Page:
This week’s guest is a fellow sibling, Helen Ries, from Ottawa, Ontario. Helen is a community builder, consultant, sibling caregiver and author of “Ontario Leaves Many Persons with Disability Trapped in Poverty” and a manifesto for “The Family Arm of the Disability Movement”. In this episode, Helen shares her story of becoming her brother’s primary care-giver, or as we coin in the episode – ‘go-to person’. Helen shares the challenges of learning the ‘system’, forming a plan, getting resources, handling stress, and dealing with grief alongside her brother Paul after the passing of both of their parents. Like many of our parents, Helen’s were pioneers and paved the way for Paul to have a full life in an inclusive community. However, after their passing, it has been a difficult journey. Helen explains how she had to fit all the pieces together herself because she wasn’t included in informing the plans her parents had laid out for Paul.
There have also been many positives and enlightening moments on Helen’s journey, like learning more about who she is and becoming more patient and understanding. Helen tells a story of how she and Paul fell into a pattern of fighting on Saturdays, every couple of Saturday’s they would have a ‘blow-out’. Finally, Helen had enough. She dug deep, and took a much different approach than she ever had before; instead of arguing back, she said “Paul you know, you are my best friend and I really love you, and I don’t want to fight”. The fight stopped cold in it’s tracks. This is a fantastic story about the power that love has in the face of anger and fear. After reflecting on Helen’s story, I encourage all of us to ask, “how can we use love to change our relationships?”
So if you are a sibling that wants to help your brother and sister, where do you start? Helen and I agree that it is best to get involved early and open the lines of communication with your family. Ask to be included in the planning process because more than likely you are going to be the one implementing and managing the plan. These conversations can be hard, but they can also be very empowering. Start the dialogue and enrol the resources that you may have available, such as the tools provided by PLAN, P4P, Lifetime Networks Ottawa, independent facilitators, and estate planning service providers.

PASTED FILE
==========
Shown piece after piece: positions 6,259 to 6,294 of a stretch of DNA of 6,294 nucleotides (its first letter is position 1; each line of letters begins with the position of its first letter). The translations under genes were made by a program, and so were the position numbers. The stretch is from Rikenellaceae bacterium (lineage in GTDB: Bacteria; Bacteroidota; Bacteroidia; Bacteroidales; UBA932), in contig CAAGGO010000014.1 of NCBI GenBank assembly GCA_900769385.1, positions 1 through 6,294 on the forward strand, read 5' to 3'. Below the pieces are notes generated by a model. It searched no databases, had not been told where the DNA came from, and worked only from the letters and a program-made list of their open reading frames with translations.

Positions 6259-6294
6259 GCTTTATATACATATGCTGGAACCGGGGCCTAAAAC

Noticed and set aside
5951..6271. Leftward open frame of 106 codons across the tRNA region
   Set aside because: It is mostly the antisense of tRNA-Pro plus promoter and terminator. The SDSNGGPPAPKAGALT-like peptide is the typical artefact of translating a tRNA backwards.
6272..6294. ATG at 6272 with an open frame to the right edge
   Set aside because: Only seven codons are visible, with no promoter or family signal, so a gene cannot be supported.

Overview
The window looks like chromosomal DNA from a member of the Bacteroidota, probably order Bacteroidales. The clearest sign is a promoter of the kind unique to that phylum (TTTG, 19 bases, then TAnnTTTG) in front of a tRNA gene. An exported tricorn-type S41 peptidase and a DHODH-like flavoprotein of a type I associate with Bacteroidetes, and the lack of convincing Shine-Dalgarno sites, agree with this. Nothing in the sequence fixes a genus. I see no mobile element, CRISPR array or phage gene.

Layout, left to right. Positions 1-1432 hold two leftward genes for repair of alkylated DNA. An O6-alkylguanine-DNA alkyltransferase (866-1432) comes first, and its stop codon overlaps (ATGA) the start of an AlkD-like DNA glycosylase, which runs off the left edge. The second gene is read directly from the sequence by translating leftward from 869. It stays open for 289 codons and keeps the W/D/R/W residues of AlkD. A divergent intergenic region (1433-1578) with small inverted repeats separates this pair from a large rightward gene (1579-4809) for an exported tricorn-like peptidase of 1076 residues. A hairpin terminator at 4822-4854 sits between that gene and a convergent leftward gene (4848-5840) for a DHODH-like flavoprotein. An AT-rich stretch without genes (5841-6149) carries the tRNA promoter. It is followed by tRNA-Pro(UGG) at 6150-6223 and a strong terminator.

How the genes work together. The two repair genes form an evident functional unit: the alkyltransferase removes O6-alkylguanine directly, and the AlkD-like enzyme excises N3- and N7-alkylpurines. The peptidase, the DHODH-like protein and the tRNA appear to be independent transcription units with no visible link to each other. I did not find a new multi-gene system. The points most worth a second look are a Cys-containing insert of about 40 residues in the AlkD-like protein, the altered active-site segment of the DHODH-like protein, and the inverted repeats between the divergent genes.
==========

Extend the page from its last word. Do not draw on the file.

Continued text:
Over the past year, Helen and her coalition has been advocating for the amendment the Ontario Disability Support Pension (ODSP) to increase assets that ODSP receivers can hold ($5,000), and increase the amount an individual can receive as a gift ($6,000 over 12 months). On April 27, 2017, the Ontario budget for 2017 announced an increase in assets to $40,000 and an increase of the gift limit from $6,000 to $10,000. These increases are a step in the right direction, and there is still more work to be done. A big thank you to Helen and her coalition for helping Ontarians on ODSP to live more financially stable lives.
What you will learn in this episode:
– Hear Helen’s story as a sibling ‘care-giver’
– Learn why it is important for siblings to be a part of family planning
– Learn how siblings can empower their families with conversation and tools
– Learn how Helen is changing Ontario policy, and how you can support.
How to contact Helen Ries:
Contact Helen: firstname.lastname@example.org
Location: Ottawa, Ontario, Canada
Ontario Independent Facilitation Network OIFN.ca
Planned Lifetime Advocacy Network (PLAN) Click Here
P4P Click Here
A Manifesto for The Family Arm of the Disability Movement” by Helen Ries Click Here
Ontario Leaves Many Persons with Disability Trapped in Poverty by Helen Ries Click Here
Facebook Groups for Siblings
Canada – Click Here
USA – Click Here
Love & Respect,
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